What Cubs learned from playoff loss to Mets


What Cubs learned from playoff loss to Mets

The Cubs and New York Mets endured the kind of slow, painful rebuilds that once would have been unthinkable for a big-market team.

But both franchises collected enough blue-chip talent that last year’s National League Championship Series felt more like the beginning than the end. 

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This is exactly the kind of potential rivalry Major League Baseball and its TV partners dream about – young stars, the world’s biggest media market and Wrigley Field as one of the backdrops.

So with the Cubs and Mets getting an Opening Day tune-up on Friday in Las Vegas, here are four takeaways from that four-game sweep last October:

Don’t take it for granted: In the immediate aftermath of Game 4, Miguel Montero stood at his locker in the old Wrigley Field clubhouse and remembered being a rookie catcher on the 2007 Arizona Diamondbacks team that swept the Cubs, advanced to the NLCS and assumed that young core in the desert would be back for more.

“You can’t take it for granted,” Montero said. “You have to perform on the field. Obviously, for a lot of young guys, they thought it was easy to get there. Because they got to the big leagues and immediately they were there. So it’s like: ‘Well, how hard could it be?’ Especially now with this team: ‘How hard could it be?’

“You can’t take it for granted because it’s harder than it looked last year. So with that being said, my biggest advice is go out and play, take one game at a time and don’t take any other team like they’re not as good as you are. You got to play every team at your highest level in order to get to where you want to go.

“It’s easy to play a team with a (bad record) and you (show up) and they whip your ass. Because they’re all big-league players.” 

Get hot at the right time: The Cubs didn’t overreact to a four-game sample size. But the NLCS clearly highlighted some of the softer areas within a strong foundation.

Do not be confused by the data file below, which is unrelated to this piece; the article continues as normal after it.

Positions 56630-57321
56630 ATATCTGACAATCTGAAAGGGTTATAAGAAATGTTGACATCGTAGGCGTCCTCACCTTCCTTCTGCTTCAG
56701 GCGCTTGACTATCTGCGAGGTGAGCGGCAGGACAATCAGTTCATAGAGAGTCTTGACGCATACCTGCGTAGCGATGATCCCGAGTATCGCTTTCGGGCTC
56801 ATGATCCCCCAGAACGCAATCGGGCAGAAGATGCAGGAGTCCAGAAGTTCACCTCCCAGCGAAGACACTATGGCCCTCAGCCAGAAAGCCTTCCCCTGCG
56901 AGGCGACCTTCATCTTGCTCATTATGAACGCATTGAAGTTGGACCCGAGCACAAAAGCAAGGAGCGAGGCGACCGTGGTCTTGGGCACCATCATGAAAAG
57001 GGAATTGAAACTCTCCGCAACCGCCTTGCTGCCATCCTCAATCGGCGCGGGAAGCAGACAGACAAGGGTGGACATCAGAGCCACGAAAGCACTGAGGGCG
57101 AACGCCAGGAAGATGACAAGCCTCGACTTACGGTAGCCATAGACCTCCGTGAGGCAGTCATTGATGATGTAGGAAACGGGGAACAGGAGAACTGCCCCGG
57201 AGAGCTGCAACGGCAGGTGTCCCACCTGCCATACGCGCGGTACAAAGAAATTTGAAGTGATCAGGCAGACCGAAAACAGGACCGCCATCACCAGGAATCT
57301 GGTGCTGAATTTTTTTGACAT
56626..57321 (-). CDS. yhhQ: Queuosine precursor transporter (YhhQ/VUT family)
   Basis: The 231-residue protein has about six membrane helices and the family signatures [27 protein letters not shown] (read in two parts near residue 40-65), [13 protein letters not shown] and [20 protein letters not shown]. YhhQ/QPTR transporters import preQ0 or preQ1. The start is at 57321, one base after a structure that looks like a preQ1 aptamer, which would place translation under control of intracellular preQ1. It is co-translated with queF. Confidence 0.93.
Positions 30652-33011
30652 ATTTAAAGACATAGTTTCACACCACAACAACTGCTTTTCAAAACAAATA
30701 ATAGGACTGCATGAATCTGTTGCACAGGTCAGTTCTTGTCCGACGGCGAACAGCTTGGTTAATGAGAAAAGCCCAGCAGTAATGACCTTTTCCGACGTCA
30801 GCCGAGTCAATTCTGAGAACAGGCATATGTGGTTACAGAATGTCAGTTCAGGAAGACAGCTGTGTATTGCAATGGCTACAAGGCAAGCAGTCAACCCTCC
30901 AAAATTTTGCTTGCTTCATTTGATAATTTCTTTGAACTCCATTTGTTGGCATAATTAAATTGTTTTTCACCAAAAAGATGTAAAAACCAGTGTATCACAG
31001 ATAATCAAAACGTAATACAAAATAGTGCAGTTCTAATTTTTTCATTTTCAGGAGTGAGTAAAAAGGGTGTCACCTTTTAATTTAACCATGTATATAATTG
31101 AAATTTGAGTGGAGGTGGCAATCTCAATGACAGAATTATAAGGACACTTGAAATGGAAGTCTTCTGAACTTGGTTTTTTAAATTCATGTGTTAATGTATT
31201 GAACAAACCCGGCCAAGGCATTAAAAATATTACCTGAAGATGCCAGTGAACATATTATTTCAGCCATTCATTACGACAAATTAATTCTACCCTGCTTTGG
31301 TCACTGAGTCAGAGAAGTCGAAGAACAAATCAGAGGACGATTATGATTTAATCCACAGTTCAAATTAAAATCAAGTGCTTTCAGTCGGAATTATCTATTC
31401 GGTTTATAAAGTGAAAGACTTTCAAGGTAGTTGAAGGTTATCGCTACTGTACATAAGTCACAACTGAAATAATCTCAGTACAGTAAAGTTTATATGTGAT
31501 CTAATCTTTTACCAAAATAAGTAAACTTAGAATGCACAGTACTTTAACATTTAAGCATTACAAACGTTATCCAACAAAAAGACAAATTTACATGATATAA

The Cubs spent almost $290 million this offseason trying to upgrade the outfield defense (Jason Heyward), diversify the lineup (Ben Zobrist) and strengthen the rotation (John Lackey). The Mets also exposed those nagging issues with controlling the running game. Theo Epstein’s front office understands the coin-flip nature of the wild-card game.     

“I thought the Mets played almost four perfect games against us,” general manager Jed Hoyer said. “I can’t imagine they could play a better four games – in all phases of the game. Their starting pitching was fantastic. They kept us off-balance. They scored in the first inning of four straight games to sort of put us on the defensive. Their defense played great. Their bullpen threw great.

“We didn’t play our best. But certainly we ran up against a team sort of playing as well as they could. And that happens. To me, it just underscores the value of winning your division.”

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The Mets didn’t stay hot against the Kansas City Royals in the World Series. But the Cubs can’t just bank on the hottest pitcher in the world shutting down the Pittsburgh Pirates again, so they built a stronger, deeper team around Jake Arrieta.

“We won the one-game playoff,” Hoyer said. “But I think we’re realistic enough to realize that you go up against a great team like that on the road, you’re not going to win every one of those. The nature of that game makes you want to win the division.

“What you really want to be is the hot team. You make it every year, and you have much better odds of being that hot team that can sustain three straight series and win the title.”

Xs and Os matter: The Cubs have built a strong scouting system that combines video, raw data and human intelligence. But Cubs officials credited the Mets for knowing the 2015 team inside and out, identifying and preying upon weaknesses.

“It still blows my mind,” pitcher Jon Lester said, “the game plan they (followed), attacking our guys soft so much and surprising us with the heater. We’re such a good fastball-hitting team that it’s hard to surprise us with heaters. They did an unbelievable job.

“Sometimes, you have to sit back and you have to just tip your hat. We got beat. They beat us. They had a better game plan – and they executed a little bit better than we did.”

The Cubs hit .164 as a team, struck out 37 times and never led at any point during the NLCS. The Mets didn’t build their lineup around speed, but they still saw opportunities and stole seven bases. New York’s power pitchers – Matt Harvey, Noah Syndergaard, Jacob deGrom – allowed five runs in 20-plus innings while closer Jeurys Familia finished all four games.  

“They’re an exciting pitching staff,” Lester said. “They’re young, which is a little bit scary. The fact that those guys are going to be around for a long time – that’s exciting, too.

“They’re obviously going to be in it probably every year. And probably the team that we’re going to have to go through to get where we want to go.”

The Undercover Boss is not a fan of The Dark Knight of Gotham: Board member Todd Ricketts – who’s probably best known for his right-wing politics and going on that reality TV show – used a Cubs Convention stage to say “Mets fans are really, really obnoxious” during a Q-and-A session with ownership.